Zubeida Goolam, co-founder and Creative Partner, BrandTruth//DGTL, states that sports storytellers are playing a game that moves as quickly as the matches, meaning that fans have a huge demand for content. They expect real-time, high-quality content, commentary and updates of a game on social media, and they also have an interest in learning more about their favourite teams.
They expect content from score updates and event highlights during the game, to player training sessions and behind-the-scenes content about the players. This demand for content has put a lot of pressure on sports writers to come up with innovative ways of giving the fans what they want and also engaging with them. If people can’t remember what you said, they won’t take action or feel compelled to support your team. This is where the power of storytelling comes into play.
These are the keys to success for creating, repurposing, and maximising content in sports marketing:
1. Use feelings instead of facts
Stories activate the part of the brain responsible for experiences, while information activates the part of the brain which processes language and understanding. Humans retain 70% of information obtained through stories and only 10% from data and statistics. By using feelings and emotions you elevate your brand’s messaging by humanising it to connect with people. As a result, you build brand love, loyalty, trust, and inspire supporters to want to join the fan club and give them affirmations that they are supporting the right team. Hence you find fans becoming self-appointed ambassadors of their teams.
Storytelling also goes hand in hand with cognitive psychology. In Lisa Cron’s book, Story Genius, she mentions that in order to receive a positive emotional response and the desired decision making from the audience, storytellers must use the core principles of human perception, thinking and memory in their narratives.
2. Make fans the heroes
To master the art of storytelling, marketers need to know the core elements of a message for it to become a story. Fiction writers have been using this formula for centuries, and brands like Nike, Adidas, Brand South Africa, Vodacom, Investec, Consol and Virgin Media have adopted it in recent campaigns. The formula is threefold: set-up, narrative arc, and resolution. How do marketers use it for brand storytelling?
A hero (your target customer) leaves home on a journey to solve a problem, overcomes hardships and challenges, and comes back with a reward (your product/service). Given that 92% of consumers trust media and word-of-mouth to inform their buying decisions, it is important to always make the fans the heroes in sports storytelling. In doing so, you build a bond between them and the brand, so they would want to keep supporting the team.
That’s why Nike’s 2018 ‘When you’re born to do it—just do it’ advert with Caster Semenya was so well received by the public. The heartwarming campaign takes us on a reverse time lapse of a young runner’s journey from childhood, to becoming one of the greatest of all time, amidst adversity. This is a powerful narrative that speaks to being resilient in your pursuit of what you want; something that all South Africans can relate to.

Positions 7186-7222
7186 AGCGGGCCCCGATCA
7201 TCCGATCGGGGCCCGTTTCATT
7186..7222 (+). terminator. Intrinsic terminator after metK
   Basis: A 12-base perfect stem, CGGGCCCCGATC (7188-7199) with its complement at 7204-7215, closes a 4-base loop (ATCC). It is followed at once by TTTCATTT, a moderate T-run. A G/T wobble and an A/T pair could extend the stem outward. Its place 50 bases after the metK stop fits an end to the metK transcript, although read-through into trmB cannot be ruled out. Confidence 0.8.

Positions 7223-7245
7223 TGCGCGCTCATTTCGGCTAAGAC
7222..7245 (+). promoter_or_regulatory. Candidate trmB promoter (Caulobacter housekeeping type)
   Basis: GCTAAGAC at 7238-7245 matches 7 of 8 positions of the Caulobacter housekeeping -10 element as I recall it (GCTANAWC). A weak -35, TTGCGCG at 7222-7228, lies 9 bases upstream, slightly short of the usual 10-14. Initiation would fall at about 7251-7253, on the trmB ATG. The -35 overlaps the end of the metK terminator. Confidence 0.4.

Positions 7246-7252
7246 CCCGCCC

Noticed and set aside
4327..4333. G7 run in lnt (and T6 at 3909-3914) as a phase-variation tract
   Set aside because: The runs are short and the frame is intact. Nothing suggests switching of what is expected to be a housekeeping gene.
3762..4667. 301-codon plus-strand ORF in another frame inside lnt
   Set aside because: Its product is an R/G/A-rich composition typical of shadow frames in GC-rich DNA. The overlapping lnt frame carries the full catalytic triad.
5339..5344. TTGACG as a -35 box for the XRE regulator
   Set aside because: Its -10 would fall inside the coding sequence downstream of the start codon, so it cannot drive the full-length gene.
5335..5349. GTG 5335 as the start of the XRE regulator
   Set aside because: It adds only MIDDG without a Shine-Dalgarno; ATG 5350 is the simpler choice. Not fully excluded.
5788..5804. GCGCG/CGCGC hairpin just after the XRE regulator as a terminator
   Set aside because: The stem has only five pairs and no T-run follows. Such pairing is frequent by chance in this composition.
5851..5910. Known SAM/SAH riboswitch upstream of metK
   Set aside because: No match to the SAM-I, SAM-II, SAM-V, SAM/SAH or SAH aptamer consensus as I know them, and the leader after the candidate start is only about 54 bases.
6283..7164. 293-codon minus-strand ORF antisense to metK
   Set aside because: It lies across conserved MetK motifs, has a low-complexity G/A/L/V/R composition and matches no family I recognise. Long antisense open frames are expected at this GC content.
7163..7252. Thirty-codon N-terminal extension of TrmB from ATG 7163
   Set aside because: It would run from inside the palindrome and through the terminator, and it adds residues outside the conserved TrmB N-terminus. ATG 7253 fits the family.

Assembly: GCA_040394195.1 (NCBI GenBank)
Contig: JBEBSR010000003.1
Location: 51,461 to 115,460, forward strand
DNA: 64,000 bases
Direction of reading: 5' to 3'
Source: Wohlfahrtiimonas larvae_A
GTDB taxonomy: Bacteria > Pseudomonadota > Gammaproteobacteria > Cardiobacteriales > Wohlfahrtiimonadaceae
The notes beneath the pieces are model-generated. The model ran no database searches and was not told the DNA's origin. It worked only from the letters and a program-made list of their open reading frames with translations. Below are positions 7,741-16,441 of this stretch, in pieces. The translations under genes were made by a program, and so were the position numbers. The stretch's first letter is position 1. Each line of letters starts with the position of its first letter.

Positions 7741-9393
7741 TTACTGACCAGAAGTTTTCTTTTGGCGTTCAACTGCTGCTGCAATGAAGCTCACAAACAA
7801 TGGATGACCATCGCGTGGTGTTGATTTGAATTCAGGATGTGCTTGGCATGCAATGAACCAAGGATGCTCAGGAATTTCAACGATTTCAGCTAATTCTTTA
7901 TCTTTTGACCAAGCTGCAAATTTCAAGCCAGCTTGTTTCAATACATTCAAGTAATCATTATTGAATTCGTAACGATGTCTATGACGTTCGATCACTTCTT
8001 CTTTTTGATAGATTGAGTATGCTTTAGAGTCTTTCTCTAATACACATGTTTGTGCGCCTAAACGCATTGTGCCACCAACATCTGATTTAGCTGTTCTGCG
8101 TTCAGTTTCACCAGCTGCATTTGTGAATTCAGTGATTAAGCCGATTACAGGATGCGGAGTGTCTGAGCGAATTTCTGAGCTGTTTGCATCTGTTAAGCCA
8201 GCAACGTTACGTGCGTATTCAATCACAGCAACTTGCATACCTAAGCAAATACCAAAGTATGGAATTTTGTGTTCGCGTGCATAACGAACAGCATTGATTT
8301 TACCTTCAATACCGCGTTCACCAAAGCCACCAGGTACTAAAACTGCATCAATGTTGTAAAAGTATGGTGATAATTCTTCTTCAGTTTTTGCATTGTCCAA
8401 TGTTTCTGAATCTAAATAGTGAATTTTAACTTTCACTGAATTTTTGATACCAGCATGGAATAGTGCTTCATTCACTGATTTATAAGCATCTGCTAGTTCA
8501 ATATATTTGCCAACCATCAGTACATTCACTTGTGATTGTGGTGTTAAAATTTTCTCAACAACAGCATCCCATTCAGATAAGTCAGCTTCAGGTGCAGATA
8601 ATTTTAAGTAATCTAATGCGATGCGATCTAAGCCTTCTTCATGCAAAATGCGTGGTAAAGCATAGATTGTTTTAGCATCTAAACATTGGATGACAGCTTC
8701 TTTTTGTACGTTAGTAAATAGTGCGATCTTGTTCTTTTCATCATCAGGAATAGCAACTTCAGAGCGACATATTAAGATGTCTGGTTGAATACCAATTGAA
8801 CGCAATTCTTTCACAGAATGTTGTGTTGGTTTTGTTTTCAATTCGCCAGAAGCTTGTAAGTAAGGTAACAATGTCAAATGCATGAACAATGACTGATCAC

BrandTruth//DGTL’s formula for a compelling hero’s journey:
● Turn people into the protagonists of your story.
● Include opinion leaders or public figures to tell your story.
● Make your story hard to forget and impossible to ignore.
3. Share content on social media in real time
The advancement of technology has empowered creative teams to keep up with fans’ compulsive ‘fear of missing out’ and the growing demand for fast content delivery. American baseball team, the Colorado Rockies, adopted a lightning speed photo workflow to transfer photos from camera, to social media. #27 Trevor Story swings and hits it out of the park. He rounds the bases, circles home and high fives his teammates. Minutes later, fans in the stands and those watching at home have photos of every one of those moments in the palm of their hands sharing and reposting it with their followers. But how?
Photographers link up to a wireless network or an ethernet connection and transmit photos from their cameras straight to their editors. This eliminates an immense amount of pressure for photographers on the field who can shoot freely without worrying about rushing to a laptop or workroom to send off images. This technology is critical in sports storytelling because, in a time when brands are sharing massive amounts of content, it’s crucial that your team shares the best content as quickly as possible.
A lot more professional sports teams are adopting real-time social media workflows. They will continue to pick up the pace in an effort to engage their fans while their stories are still hot on the trends. And most importantly, they will use cutting-edge technology to strike a balance between speed and quality. Although the workflow has changed dramatically, one thing will never change in sports storytelling: a good story is a good story.